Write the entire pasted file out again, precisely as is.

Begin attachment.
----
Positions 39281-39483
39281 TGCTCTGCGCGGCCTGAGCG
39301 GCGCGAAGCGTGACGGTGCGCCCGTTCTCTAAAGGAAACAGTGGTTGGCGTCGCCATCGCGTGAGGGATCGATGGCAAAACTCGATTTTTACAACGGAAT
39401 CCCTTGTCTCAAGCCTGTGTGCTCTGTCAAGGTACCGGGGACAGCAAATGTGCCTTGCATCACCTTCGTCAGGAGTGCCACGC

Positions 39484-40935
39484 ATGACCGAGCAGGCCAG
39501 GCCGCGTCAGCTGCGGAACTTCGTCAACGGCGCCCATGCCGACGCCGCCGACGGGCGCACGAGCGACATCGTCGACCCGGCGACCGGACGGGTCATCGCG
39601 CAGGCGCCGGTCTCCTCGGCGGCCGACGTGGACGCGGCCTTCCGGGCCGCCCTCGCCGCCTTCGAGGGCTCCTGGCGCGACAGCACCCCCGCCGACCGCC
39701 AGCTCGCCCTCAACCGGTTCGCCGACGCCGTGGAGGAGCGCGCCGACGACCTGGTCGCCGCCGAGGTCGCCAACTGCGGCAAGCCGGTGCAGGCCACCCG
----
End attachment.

Positions 39281-39483
39281 TGCTCTGCGCGGCCTGAGCG
39301 GCGCGAAGCGTGACGGTGCGCCCGTTCTCTAAAGGAAACAGTGGTTGGCGTCGCCATCGCGTGAGGGATCGATGGCAAAACTCGATTTTTACAACGGAAT
39401 CCCTTGTCTCAAGCCTGTGTGCTCTGTCAAGGTACCGGGGACAGCAAATGTGCCTTGCATCACCTTCGTCAGGAGTGCCACGC

Positions 39484-40935
39484 ATGACCGAGCAGGCCAG
39501 GCCGCGTCAGCTGCGGAACTTCGTCAACGGCGCCCATGCCGACGCCGCCGACGGGCGCACGAGCGACATCGTCGACCCGGCGACCGGACGGGTCATCGCG
39601 CAGGCGCCGGTCTCCTCGGCGGCCGACGTGGACGCGGCCTTCCGGGCCGCCCTCGCCGCCTTCGAGGGCTCCTGGCGCGACAGCACCCCCGCCGACCGCC
39701 AGCTCGCCCTCAACCGGTTCGCCGACGCCGTGGAGGAGCGCGCCGACGACCTGGTCGCCGCCGAGGTCGCCAACTGCGGCAAGCCGGTGCAGGCCACCCG